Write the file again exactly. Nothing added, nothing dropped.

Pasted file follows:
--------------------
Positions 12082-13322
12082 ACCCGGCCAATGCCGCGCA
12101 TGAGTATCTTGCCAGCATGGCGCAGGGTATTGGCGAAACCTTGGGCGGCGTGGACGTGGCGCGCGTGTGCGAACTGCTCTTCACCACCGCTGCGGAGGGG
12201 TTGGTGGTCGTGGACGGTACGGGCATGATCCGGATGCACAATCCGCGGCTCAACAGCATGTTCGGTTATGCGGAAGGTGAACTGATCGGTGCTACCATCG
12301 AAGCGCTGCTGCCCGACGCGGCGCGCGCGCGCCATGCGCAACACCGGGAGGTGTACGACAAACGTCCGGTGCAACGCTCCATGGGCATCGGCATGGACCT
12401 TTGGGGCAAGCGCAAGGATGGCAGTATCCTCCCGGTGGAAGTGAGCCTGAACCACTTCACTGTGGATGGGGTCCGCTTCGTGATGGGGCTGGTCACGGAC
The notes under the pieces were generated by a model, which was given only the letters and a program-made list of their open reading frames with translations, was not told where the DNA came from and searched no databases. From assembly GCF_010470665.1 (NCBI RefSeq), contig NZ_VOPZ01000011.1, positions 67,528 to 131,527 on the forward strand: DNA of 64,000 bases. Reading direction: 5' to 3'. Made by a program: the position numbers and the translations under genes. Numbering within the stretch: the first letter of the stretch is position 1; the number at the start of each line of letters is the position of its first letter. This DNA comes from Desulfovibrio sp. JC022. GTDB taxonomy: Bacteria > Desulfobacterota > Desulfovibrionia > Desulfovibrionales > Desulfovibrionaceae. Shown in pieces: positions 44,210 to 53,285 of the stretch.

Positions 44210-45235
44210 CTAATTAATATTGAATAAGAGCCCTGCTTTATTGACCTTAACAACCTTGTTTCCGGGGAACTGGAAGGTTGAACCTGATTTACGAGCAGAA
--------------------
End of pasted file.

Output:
Positions 12082-13322
12082 ACCCGGCCAATGCCGCGCA
12101 TGAGTATCTTGCCAGCATGGCGCAGGGTATTGGCGAAACCTTGGGCGGCGTGGACGTGGCGCGCGTGTGCGAACTGCTCTTCACCACCGCTGCGGAGGGG
12201 TTGGTGGTCGTGGACGGTACGGGCATGATCCGGATGCACAATCCGCGGCTCAACAGCATGTTCGGTTATGCGGAAGGTGAACTGATCGGTGCTACCATCG
12301 AAGCGCTGCTGCCCGACGCGGCGCGCGCGCGCCATGCGCAACACCGGGAGGTGTACGACAAACGTCCGGTGCAACGCTCCATGGGCATCGGCATGGACCT
12401 TTGGGGCAAGCGCAAGGATGGCAGTATCCTCCCGGTGGAAGTGAGCCTGAACCACTTCACTGTGGATGGGGTCCGCTTCGTGATGGGGCTGGTCACGGAC
The notes under the pieces were generated by a model, which was given only the letters and a program-made list of their open reading frames with translations, was not told where the DNA came from and searched no databases. From assembly GCF_010470665.1 (NCBI RefSeq), contig NZ_VOPZ01000011.1, positions 67,528 to 131,527 on the forward strand: DNA of 64,000 bases. Reading direction: 5' to 3'. Made by a program: the position numbers and the translations under genes. Numbering within the stretch: the first letter of the stretch is position 1; the number at the start of each line of letters is the position of its first letter. This DNA comes from Desulfovibrio sp. JC022. GTDB taxonomy: Bacteria > Desulfobacterota > Desulfovibrionia > Desulfovibrionales > Desulfovibrionaceae. Shown in pieces: positions 44,210 to 53,285 of the stretch.

Positions 44210-45235
44210 CTAATTAATATTGAATAAGAGCCCTGCTTTATTGACCTTAACAACCTTGTTTCCGGGGAACTGGAAGGTTGAACCTGATTTACGAGCAGAA